As one may already be thinking, the 2021 Padres bullpen is likely a long way from the composition we’ll see on Opening Day.  However, the comparison is still worthy of consideration.  How close is the current team to a National League championship-caliber team?  

Drew Pomeranz’s 2020 was dominant; he yielded 3 earned runs in 20 games, and all 3 came in a September 25 appearance against the San Francisco Giants in his final regular-season appearance.   Could Pomeranz close for a League champion?  It’s certainly possible.

However, his competition is with a Hall-of-Famer who once held the record for the most saves in the history of the game.  Trevor Hoffman has a statue in California, and his performance in 1998 is one of the contributing factors.  His 265 ERA+ is stunning, and his changeup remains one of the most baffling pitches in the history of the game.  

Though Pomeranz had no ERA until the last outing of the season, Hoffman over doubles Pomeranz’s projected ERA+.  Victory goes to 1998 in commanding fashion.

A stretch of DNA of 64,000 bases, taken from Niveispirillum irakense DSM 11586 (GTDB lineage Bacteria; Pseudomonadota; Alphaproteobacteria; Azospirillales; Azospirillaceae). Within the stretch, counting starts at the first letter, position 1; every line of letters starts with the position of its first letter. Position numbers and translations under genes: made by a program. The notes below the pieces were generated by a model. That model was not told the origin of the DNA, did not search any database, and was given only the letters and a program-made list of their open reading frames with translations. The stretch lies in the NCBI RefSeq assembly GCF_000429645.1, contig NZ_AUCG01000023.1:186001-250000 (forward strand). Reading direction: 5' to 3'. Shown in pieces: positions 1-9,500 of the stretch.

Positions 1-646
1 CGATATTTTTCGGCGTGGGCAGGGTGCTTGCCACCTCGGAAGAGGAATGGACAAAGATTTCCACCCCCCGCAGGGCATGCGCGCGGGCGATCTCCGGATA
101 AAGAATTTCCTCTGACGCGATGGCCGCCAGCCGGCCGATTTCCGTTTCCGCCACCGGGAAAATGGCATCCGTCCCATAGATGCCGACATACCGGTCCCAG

2021 Padres 8, 1998 Padres 11

Relief #1  

The Contestants: 1998’s Donne Wall and 2021’s Austin Adams

1998 Donne Wall

GS

Inn

W

L

ERA

CG

ShO

FIP

WHIP

HR/9

BB/9

SO/9

ERA+

70.1

5

4

2.43

4.06

1.166

0.8

4.1

7.2

161

2021 Austin Adams (Fangraphs Projection)

GS

Inn

W

L

ERA

CG

ShO

FIP

WHIP

HR/9

BB/9

SO/9

ERA+

41.3

4

2

3.05

3.28

N/A

0.9

5.7

14.4

139

The setup roles and middle relief will be guesswork at this time for several reasons.  Again, the purpose of this is to see just how close the 2021 team is to what is arguably the greatest team in Padres history.  Again, this competition has consistently put ERA+ projections as the foremost organizational factor, and the yield here is Donne Wall (not Dan Miceli) and Fangraphs’s darling, Austin Adams.

Donne Wall ground opponents down, and even though in reality he wasn’t the 8th inning set-up artist, his ERA+ makes him the second-best bullpen arm of the 1998 squad.  

His numbers best Austin Adams, the 2021 Padres second-best projected reliever, pulling the 1998 team ahead by 4 players.  Adams, however, projects team-high strikeouts per 9 innings at a jaw-dropping 14.4.  In an era where strikeout pitching is at a premium, Preller, and company quietly brought aboard a potentially dominant relief piece in last year’s deadline deal with the Mariners.

2021 Padres 8, 1998 Padres 12

Relief #2  

The Contestants: 1998’s Dan Miceli and 2021’s Craig Stammen

1998 Dan Miceli

GS

Inn

W

L

ERA

CG

ShO

FIP

WHIP

HR/9

BB/9

SO/9

ERA+

72.2

10

5

3.22

3.44

1.252

0.7

3.3

8.7

122

2021 Craig Stammen (Fangraphs Projection)

GS

Inn

W

L

ERA

CG

ShO